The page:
Thursday, October 18, 2007

An Opening on SCHIP

First, it appears the Democrats won't have the votes to override Bush's veto

Democrats tried Thursday to revive a bill expanding a popular government health care program to 10 million children after President Bush vetoed it.

But when the roll call began, they appeared to be at least a dozen votes short of
the two-thirds majority they needed in the House to override him.

What will happen next is anyone's guess, however Roberty Bluey reports on an alternative plan being crafted by Republicans. Here are the highlights.

Reauthorize SCHIP for eligible children. The bill would continue to cover kids in families with incomes at or below 200% of the federal poverty level.

• Enact a child health care tax credit. Rather than putting more people on a government-run program, the bill would offer tax credits to families with incomes between 200% and 300% of the poverty level. This would cover the population targeted by liberals with their bill, but instead of forcing them to drop their current coverage, it would provide assistance to keep their current insurance plan.

• Adopt a “federalism” health-care initiative. The bill encourages greater experimentation at the state level to expand health-care coverage.

This is very important because the polls on SCHIP are mixed. Here are the results of one poll.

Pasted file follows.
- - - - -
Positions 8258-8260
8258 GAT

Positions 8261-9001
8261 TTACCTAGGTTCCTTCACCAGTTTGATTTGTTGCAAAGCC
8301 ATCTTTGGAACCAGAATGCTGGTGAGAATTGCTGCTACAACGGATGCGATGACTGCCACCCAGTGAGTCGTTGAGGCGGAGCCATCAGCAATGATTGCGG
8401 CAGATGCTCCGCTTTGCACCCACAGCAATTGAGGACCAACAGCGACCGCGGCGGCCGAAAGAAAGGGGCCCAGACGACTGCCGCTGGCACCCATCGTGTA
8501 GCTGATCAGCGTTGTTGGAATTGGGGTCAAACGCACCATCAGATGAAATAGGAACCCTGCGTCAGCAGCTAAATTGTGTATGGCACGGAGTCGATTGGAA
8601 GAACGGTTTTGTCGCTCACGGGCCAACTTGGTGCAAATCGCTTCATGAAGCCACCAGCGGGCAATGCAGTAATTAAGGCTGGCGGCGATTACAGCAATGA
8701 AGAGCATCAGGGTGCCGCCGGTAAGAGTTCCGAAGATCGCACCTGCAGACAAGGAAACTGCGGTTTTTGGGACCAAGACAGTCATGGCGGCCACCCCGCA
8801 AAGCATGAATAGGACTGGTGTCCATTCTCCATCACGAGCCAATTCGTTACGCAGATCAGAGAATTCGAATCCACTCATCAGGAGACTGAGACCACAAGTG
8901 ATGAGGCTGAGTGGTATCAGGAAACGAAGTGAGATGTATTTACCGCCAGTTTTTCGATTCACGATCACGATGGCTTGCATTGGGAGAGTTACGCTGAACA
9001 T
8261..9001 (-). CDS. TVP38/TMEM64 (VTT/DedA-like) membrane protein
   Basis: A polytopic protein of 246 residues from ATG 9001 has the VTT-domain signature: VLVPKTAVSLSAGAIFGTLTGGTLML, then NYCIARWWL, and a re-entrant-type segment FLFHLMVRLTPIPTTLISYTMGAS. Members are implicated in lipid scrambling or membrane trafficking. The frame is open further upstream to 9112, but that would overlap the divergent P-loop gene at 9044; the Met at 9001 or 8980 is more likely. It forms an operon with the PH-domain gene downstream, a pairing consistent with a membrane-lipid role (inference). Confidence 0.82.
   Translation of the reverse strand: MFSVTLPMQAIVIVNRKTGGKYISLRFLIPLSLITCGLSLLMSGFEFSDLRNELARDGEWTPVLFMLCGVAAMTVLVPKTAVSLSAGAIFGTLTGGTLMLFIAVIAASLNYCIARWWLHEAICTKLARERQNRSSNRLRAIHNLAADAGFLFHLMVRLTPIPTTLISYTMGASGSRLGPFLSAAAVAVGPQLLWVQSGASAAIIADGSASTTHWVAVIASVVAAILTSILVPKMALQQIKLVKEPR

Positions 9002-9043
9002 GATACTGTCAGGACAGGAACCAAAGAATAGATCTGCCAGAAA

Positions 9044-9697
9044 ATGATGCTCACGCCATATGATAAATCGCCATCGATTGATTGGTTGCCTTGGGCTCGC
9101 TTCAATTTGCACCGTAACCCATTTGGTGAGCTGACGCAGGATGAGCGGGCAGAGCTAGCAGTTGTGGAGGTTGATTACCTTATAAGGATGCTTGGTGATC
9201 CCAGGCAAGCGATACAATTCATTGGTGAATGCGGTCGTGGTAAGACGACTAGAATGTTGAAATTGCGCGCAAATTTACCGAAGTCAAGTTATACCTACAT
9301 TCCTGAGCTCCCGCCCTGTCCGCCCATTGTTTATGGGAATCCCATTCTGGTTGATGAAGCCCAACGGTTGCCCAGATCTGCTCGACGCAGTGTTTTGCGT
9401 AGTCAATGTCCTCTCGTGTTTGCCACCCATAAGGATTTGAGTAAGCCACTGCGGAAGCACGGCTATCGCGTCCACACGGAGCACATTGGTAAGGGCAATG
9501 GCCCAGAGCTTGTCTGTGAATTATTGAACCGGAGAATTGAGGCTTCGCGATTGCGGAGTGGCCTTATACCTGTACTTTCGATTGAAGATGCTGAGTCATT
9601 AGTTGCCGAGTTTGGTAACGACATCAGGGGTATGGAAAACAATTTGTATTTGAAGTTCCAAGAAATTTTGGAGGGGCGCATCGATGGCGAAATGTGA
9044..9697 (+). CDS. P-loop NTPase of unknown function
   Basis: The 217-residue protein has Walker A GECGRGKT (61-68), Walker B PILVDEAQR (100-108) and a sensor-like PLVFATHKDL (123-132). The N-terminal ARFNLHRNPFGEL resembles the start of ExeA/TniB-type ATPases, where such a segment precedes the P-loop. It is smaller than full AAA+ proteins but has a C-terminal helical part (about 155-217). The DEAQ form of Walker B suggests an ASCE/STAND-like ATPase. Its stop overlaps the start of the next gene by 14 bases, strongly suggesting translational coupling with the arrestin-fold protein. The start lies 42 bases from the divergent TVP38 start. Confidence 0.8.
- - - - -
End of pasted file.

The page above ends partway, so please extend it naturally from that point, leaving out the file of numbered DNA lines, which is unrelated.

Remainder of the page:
At this point, the Democrats seem to be winning -- though not dominating -- the public relations battle. According to a new USA Today/Gallup poll, conducted Oct. 12-14, about half of Americans say they have more confidence in the Democrats in Congress than in Bush to handle the issue. Only one-third of Americans choose Bush, while another 15% have no preference.

That preference for the Democrats reflects Americans' unvarnished perception of the children's health bill. Other questions in the survey that provide information about Bush's arguments against the Democratic bill show more support for his position.

However, the same poll shows the attitudes differently when asked to examine SCHIP.

52% agree with Bush that most benefits should go to children in families earning less than 200% of the federal poverty level — about $41,000 for a family of four. Only 40% say benefits should go to such families earning up to $62,000, as the bill written by Democrats and some Republicans would allow.

•55% are very or somewhat concerned that the program would create an incentive for families to drop private insurance. Bush and Republican opponents have called that a step toward government-run health care.

What this says to me at least is that the Republicans have the edge on policy however the Democrats have framed the issue better. Of course, they sent a poor kid to deliver their radio address. Their whole entire argument comes down to "it's for the children". Of course, there's is the the more sympathetic position. What it also says is that the people aren't fooled as long as you explain yourself properly. They want poor kids covered by government health insurance, however they want those kids to really be poor, and they don't want a program meant for the poor extending to the Middle Class